Students Oppose Removal of Balinese Language from Schools


Hundreds of students from a number of state and private universities in Bali have held a demonstration to protest against the central government’s plan to eliminate Balinese language from the curriculum.

Carrying posters and banners and wearing Balinese attire, students from the State Hindu Dharma Institute (IHDN), Dwijendra University, Udayana University and the IKIP PGRI teacher’s college expressed their concern for the future of the language if the government continued with its plan.

“We fear that one day the Balinese language will be forgotten because students will no longer learn the subject in school, and also an increasing number of people no longer use the language nowadays,” said I Nyoman Suka Ardiyasa, leader of the alliance.

The plan to remove the subject is in line with the Education and Culture Ministry’s most recent policy on a new teaching curriculum, which will see the amalgamation of several different subjects into one. The policy also stipulates that “local content”, or unique subjects taught only in schools in specific regions, will be integrated into “art and culture” classes.

In Bali, the local content affected by this policy is Balinese language. Consequently, the subject that is now compulsory in elementary, junior and high schools will be merged with art and culture, thus limiting students’ opportunities to learn the traditional language.

“We are calling on stakeholders in Bali to oppose the government’s plan,” Ardiyasa said.

Bali has a 1992 bylaw on language, letters and literature that clearly stipulates the need to teach, develop and preserve the Balinese language.

Ardiyasa added that integrating Balinese language with art and culture would be inappropriate. “Balinese language should be a stand-alone subject.”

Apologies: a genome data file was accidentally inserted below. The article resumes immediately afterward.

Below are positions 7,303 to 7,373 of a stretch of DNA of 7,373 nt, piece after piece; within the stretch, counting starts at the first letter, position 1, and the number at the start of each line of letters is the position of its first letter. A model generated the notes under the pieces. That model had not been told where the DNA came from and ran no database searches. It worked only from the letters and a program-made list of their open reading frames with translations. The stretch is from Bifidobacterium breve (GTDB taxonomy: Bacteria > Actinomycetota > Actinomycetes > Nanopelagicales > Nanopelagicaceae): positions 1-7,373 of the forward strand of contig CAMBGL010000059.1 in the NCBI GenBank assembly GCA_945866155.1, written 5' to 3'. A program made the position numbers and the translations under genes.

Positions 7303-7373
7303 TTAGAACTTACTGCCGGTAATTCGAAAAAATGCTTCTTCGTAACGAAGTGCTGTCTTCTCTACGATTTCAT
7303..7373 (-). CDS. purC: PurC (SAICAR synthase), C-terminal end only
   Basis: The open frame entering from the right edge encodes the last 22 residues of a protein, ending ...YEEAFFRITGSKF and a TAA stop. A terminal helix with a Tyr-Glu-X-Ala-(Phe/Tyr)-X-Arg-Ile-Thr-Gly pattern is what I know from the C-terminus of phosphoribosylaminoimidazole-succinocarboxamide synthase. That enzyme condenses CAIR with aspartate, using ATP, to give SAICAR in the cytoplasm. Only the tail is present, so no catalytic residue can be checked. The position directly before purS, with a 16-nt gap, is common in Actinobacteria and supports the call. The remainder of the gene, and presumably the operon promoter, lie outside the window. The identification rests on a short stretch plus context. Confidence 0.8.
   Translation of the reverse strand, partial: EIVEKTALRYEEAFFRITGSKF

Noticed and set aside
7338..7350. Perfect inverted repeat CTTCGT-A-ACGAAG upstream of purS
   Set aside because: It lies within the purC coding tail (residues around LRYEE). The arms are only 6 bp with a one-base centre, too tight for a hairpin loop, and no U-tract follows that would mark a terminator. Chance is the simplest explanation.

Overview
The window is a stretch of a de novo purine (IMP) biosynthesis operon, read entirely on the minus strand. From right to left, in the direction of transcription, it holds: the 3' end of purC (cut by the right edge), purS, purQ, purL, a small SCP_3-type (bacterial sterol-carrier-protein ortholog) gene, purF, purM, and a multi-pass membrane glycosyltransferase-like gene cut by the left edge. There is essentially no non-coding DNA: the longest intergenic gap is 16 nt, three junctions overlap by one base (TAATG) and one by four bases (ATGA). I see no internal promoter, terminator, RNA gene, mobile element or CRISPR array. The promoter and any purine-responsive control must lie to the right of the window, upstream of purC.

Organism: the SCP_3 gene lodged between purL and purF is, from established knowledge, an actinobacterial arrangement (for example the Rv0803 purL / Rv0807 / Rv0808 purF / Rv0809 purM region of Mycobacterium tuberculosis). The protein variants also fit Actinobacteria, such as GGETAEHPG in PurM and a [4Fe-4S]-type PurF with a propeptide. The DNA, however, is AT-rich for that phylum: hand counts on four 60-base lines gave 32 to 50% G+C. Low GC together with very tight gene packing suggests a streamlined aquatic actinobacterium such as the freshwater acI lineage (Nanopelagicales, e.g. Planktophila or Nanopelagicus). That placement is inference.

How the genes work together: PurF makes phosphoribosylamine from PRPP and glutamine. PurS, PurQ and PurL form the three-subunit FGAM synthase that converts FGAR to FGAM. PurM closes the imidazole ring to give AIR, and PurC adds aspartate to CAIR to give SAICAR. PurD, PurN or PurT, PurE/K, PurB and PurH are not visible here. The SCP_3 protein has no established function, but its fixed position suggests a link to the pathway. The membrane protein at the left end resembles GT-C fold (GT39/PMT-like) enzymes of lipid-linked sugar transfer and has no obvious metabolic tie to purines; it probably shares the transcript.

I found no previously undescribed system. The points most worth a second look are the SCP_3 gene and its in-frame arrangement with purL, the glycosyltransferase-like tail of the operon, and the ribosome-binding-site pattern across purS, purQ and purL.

Such integration also runs counter to the 2003 National Education System Law, which stipulatesthat the curriculums of basic and higher education should contain both art and culture and local content subjects.

“Therefore, it is clear that the two subjects should not be merged,” he said.

Statistics show that the number of people who can speak Balinese drops on average by 1 percent each year; therefore, removing the language’s study from the curriculum will only worsen the decline.

Head of the provincial education, youth and sports agency, Anak Agung Ngurah Gde Sujaya, agreed about the importance of maintaining the subject in schools.

“We will convey our thoughts to the central government. We still have a chance to share our aspirations, in the hope that the plan to integrate subjects will be annulled,” Sujaya said.

Moreover, he added, the integration of Balinese with other subjects would affect hundreds of Balinese language teachers.

I Ketut Suwandhi, deputy speaker of the provincial legislative council, said the council would follow up on people’s wishes.

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